At the age of 17, Sam Eggington had his first child and found himself working as a forklift driver to put food on the table for his family.
When the Birmingham native became a worker, he had to find a new source of income and he had to find it fast.
This is when the 28-year-old returned to his roots in the ring with plans to simply become a “walk-on” boxer.
Almost a decade after his professional boxing career, Eggington (32-7, 18KO) defended his IBO world middleweight title for the first time against Dennis Hogan (30-4, 7KO) as the main event headliner. of Super Saturday. at the Newcastle Leisure Centre.
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It was a bit of a journey for Eggington on his way to the top of the throne, even if the world title wasn’t in the plan.
“I played with my coach, and I still have one coach now, and I said straight up, ‘There’s no way I’m going to be a walk-on,'” Egington said.
“‘The way you box, it won’t work.’
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“I always want to keep going, if I get hit I want to hit it twice. It just snowballed from there really.
“We took opportunities as they came and I truly believe that’s why I’m where I am, because you have to be ready to take advantage of opportunities.”
It is also a journey ahead of the deadline as Eggington’s manager, Jon Pegg, told the Birmingham Mail in June that the hero should hang up his gloves for his 30th birthday.
That’s why Eggington focused on one thing for the next two years.
And it is not a world title, regional or continental, although they are far from getting what he needs.
“Belts are great for taking on the road,” says Eggington.
“But the belt brings the money too. I need a seat belt to keep my family safe.
“The bills are big and the money being paid is big but there is one goal and that is to make as much money as possible.
“Protecting the belt and keeping the belt will make it easier.”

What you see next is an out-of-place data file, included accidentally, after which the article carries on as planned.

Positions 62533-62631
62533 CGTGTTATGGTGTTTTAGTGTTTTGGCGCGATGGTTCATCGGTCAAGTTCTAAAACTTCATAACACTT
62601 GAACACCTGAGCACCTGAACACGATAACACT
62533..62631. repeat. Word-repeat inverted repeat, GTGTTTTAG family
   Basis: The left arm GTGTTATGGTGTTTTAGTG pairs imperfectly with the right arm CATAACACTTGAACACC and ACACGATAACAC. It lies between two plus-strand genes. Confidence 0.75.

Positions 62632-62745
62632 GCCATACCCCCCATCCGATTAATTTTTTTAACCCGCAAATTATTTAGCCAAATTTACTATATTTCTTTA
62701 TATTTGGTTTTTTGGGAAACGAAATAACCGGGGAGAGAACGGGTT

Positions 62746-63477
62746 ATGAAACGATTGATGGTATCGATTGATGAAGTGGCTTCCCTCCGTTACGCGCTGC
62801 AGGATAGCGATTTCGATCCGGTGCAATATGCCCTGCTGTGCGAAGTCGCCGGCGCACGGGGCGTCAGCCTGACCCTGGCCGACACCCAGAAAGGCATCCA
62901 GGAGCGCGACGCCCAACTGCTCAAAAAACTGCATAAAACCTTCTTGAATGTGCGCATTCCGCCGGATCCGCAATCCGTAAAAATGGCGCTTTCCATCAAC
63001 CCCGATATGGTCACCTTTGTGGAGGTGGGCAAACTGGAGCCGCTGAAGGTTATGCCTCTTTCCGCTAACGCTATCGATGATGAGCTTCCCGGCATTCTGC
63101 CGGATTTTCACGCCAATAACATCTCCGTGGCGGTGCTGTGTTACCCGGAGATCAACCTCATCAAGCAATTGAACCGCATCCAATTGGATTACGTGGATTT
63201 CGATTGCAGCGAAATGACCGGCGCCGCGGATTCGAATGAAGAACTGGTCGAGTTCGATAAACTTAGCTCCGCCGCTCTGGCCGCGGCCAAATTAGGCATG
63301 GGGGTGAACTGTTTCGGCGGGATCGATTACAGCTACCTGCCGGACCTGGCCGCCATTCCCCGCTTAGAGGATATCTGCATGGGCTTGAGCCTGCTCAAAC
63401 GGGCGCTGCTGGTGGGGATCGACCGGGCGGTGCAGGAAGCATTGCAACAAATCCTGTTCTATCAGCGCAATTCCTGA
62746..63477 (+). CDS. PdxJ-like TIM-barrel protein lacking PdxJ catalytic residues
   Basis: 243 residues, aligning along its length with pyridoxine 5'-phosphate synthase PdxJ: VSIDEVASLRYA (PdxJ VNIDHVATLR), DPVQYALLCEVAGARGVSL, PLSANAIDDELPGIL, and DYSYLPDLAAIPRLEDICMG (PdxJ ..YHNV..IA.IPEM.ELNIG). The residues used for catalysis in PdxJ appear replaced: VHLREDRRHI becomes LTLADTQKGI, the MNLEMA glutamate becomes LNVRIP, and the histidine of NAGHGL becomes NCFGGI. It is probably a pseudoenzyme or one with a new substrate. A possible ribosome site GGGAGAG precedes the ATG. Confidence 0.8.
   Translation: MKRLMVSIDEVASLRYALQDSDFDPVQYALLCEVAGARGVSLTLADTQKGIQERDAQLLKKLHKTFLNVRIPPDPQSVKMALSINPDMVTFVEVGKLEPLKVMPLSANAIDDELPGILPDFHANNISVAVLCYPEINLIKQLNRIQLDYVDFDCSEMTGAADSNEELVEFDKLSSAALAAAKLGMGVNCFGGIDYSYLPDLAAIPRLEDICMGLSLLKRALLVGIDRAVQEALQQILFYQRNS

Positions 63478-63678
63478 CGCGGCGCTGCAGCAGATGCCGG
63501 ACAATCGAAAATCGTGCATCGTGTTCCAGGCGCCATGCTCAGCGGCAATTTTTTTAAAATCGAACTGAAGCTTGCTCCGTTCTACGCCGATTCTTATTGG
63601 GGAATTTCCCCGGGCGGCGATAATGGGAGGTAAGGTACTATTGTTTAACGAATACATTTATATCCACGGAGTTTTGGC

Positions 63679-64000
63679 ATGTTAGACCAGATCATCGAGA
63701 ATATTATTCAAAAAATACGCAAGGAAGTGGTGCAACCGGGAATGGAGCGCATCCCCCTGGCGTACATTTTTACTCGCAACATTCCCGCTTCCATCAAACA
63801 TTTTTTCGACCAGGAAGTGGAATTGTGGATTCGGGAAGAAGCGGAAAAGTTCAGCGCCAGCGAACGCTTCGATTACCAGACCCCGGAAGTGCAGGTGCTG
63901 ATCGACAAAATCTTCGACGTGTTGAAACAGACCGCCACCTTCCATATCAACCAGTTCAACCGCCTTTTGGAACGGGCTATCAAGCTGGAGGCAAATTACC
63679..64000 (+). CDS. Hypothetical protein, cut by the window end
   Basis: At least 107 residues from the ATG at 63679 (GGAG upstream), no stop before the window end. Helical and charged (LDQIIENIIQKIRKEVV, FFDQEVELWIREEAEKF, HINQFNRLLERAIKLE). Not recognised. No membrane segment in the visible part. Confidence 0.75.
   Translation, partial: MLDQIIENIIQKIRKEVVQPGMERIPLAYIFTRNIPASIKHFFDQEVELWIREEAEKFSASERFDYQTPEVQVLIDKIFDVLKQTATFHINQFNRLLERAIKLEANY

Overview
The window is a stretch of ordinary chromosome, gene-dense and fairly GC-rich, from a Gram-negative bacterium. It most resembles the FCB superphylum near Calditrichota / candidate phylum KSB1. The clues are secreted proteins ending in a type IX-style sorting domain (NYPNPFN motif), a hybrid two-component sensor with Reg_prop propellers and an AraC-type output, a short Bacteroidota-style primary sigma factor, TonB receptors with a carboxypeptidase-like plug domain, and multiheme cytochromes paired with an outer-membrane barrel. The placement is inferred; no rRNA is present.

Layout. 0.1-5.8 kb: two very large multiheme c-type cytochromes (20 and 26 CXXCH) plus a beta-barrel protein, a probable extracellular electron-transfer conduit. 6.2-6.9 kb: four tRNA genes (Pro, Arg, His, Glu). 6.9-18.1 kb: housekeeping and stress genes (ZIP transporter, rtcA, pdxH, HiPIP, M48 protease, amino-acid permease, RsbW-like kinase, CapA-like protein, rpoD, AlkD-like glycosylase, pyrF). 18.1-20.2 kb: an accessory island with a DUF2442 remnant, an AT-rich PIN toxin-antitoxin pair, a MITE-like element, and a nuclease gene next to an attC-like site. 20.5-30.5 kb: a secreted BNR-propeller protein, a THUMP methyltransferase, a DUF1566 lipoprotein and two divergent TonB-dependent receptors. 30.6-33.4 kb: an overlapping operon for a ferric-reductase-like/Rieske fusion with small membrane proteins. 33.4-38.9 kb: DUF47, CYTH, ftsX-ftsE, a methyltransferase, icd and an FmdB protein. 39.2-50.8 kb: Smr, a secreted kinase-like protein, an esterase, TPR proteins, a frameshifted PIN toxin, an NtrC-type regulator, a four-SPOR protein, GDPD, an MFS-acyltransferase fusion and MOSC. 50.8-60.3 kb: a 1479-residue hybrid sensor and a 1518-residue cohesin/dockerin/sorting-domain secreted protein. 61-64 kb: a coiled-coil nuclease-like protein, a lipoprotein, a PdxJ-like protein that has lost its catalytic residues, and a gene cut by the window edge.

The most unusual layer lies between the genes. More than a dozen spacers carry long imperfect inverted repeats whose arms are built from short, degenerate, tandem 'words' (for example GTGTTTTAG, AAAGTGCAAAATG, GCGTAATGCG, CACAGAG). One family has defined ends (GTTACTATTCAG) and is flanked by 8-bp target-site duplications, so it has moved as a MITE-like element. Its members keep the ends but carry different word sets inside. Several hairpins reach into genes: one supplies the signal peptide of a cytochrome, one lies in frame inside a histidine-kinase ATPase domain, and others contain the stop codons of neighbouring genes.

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Throughout his professional career, Eggington has also earned a reputation as one of Britain’s best fighters with two consecutive fight of the year awards from the British Boxing Authority.
It is of great value to viewers and viewers listening to Eggington’s battles.
But what about his angle?
“With Sam it’s like you’re driving a speeding train,” Pegg told Sky Sports.
“It is not a good thing to try to take it away. It’s not good to sit back and go, ‘Oh it’s going to be good.’
“You have to treat it as best you can and hopefully it ends up where you want it to.”
And according to Eggington, the speedboat has only two gears.
“It’s all or nothing,” Eggington said.
“I’m here to defend my title, so I think we know who I’m in.”
Against Hogan, Eggington came upon a man who knew full well that he was a cat in his ninth life.
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This is the fourth time the Irish star is looking for a world title, but the first in Australia.
A great fight against Conor McGregor can await Hogan if he finally feels, ‘and new’, for the first time.
But for Eggington, who actually didn’t know the full story about Hogan going into the fight, he didn’t have a big fight that he had been looking forward to for a long time.
In fact, his confidence is higher than his own.
“More than anything, winning, I know it’s going to be nice, but it’s not going to be a waste of time,” Eggington said.
“I don’t want to be away from the children for two weeks. It’s not something I’m happy about at all.
“So I’ll make sure that when I have two weeks from the kids that everything is in order and I get the belt back.”